Linux and Other Software Projects
In last week's article, I talked about the beginning of Linux. Starting this week, I want to expand on that beginning, talking about pieces of Linux and the Linux movement that have made it what it is today and what it will be in the future. This week's column and program are about what other efforts have contributed to the product we now call Linux.
Last week, I talked about how UNIX and Minix had influenced Linus' initial work. These operating systems set the initial direction, but they were not the only influence. Others include The GNU project of the Free Software Foundation (FSF), UNIX-like code developed at UC Berkeley, and the IEEE's POSIX standard. In addition, the availability of powerful and inexpensive computer hardware certainly helped set the direction.
The FSF's GNU project was started in order to make a free, UNIX-like operating system, complete with a full set of development tools and utility programs. While the operating system itself (the HURD) had never really made it, the related tools have made a significant contribution, first to the UNIX area itself and then to Linux.
For example, GCC, the GNU C Compiler, has been adopted or made available on many computer systems, (including those from Hewlett-Packard and Sun) for years. Emacs, a text editor that some use as their total work environment, has also been made available for all UNIX and many non-UNIX-based computer systems.
UNIX-based systems and their derivatives include hundreds of utility programs. They perform general file management functions, edit and manipulate data files and, in general, offer many capabilities to users of the systems. These programs are licensed products--not something that could be included with a free operating system such as Linux. To turn Linux the operating system into Linux, a complete distribution, GNU utilities were adopted.
Besides the GNU utilities, a large set of utility programs were developed at the University of California at Berkeley. Many of these utilities were initially based on UNIX code from AT&T, but the most recent release of those programs is free of the AT&T code. This made it possible to include these programs with Linux distributions as well. There are many programs, but the most obvious are the Berkeley print spooling system and the sendmail mail transfer agent.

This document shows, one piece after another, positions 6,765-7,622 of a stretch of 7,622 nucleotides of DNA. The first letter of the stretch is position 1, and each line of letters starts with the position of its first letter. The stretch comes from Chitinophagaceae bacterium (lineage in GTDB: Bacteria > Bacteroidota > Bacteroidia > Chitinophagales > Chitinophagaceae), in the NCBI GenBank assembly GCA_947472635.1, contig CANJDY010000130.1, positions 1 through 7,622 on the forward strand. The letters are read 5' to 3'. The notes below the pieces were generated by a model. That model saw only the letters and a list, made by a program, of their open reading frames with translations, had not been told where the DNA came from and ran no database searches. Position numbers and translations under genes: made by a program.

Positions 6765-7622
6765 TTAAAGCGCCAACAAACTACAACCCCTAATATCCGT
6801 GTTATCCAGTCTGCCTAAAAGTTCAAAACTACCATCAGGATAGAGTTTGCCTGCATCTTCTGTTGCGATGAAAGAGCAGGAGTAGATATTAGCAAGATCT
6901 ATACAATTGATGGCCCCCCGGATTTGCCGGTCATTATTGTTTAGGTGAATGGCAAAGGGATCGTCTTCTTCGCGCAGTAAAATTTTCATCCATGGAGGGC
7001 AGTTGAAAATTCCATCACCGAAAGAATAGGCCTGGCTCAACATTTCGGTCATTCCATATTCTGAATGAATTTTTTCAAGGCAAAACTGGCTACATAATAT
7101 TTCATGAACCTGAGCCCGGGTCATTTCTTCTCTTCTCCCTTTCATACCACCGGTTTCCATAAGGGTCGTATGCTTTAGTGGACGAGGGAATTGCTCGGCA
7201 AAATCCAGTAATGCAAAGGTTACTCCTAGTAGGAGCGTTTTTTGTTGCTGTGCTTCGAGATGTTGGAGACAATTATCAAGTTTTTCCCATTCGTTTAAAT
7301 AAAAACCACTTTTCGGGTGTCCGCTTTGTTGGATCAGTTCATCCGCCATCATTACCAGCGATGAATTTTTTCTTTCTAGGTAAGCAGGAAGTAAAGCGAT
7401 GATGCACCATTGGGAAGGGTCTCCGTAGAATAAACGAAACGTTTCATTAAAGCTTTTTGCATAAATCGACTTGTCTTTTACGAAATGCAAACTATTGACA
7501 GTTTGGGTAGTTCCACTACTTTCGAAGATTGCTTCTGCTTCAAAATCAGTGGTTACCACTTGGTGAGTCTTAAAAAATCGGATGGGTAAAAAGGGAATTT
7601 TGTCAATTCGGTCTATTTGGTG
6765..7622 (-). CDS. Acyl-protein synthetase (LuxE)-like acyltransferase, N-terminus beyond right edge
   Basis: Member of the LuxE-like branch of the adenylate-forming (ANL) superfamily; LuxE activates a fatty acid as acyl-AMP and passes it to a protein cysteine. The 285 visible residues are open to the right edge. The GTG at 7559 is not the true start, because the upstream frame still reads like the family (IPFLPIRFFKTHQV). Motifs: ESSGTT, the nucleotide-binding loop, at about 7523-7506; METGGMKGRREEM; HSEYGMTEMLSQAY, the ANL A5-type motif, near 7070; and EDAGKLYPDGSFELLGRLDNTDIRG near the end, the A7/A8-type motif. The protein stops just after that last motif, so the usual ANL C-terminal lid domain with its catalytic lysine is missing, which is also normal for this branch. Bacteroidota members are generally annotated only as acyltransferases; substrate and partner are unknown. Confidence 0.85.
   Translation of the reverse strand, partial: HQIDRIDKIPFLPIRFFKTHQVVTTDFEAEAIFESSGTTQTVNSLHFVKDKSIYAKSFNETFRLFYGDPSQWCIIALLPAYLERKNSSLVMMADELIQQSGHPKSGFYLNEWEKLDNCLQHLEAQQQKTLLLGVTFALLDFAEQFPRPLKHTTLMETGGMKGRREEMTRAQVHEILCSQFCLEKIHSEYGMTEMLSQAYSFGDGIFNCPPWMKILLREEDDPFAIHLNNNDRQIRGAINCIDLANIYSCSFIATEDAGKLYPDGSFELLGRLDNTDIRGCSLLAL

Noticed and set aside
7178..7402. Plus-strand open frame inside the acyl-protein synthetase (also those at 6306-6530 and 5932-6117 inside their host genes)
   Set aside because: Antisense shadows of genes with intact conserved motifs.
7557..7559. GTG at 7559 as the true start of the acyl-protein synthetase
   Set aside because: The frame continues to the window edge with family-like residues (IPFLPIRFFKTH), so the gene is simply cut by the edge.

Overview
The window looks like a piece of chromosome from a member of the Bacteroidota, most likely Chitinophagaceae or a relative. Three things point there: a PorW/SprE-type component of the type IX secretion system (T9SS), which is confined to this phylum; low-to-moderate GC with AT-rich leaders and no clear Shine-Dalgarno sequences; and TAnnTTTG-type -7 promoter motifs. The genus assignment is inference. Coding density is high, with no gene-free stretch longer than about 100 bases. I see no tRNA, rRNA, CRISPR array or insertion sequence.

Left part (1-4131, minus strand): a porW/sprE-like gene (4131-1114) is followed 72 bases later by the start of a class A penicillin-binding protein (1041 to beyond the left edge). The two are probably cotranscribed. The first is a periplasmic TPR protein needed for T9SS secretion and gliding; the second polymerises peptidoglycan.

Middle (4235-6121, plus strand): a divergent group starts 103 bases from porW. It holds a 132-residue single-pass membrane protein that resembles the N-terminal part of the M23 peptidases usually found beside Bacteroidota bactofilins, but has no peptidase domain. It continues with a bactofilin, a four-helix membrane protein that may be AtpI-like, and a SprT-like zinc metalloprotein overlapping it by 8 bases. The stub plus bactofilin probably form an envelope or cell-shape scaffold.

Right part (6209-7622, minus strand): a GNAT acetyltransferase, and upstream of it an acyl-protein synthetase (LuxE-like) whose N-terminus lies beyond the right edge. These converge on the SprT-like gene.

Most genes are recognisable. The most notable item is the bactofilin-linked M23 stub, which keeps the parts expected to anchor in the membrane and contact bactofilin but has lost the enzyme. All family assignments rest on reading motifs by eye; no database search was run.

In addition, there are Berkeley-based operating systems. The three flavors are FreeBSD, NetBSD and OpenBSD. Some code and many ideas from the BSD systems have been included in Linux as well.
Back when UNIX was thought to be the one true operating system, the idea of a vendor-independent standard came up. After all, UNIX was a product of AT&T. No matter which UNIX-based computer system you were buying, the licensing went back to AT&T.
The POSIX standard, a product of IEEE, is a set of standards that define how things look--not how they are implemented. For example, there is a standard for the command interpreter or shell. It specifies what the user sees regarding capabilities. Software developers are then free to develop a shell that offers the specified capabilities.
POSIX compliance became important enough that, in addition to all the UNIX vendors, other OS vendors were attempting to make their OS comply. This included Digital's VMS system and Microsoft's NT, with each of these implemented as an add-on.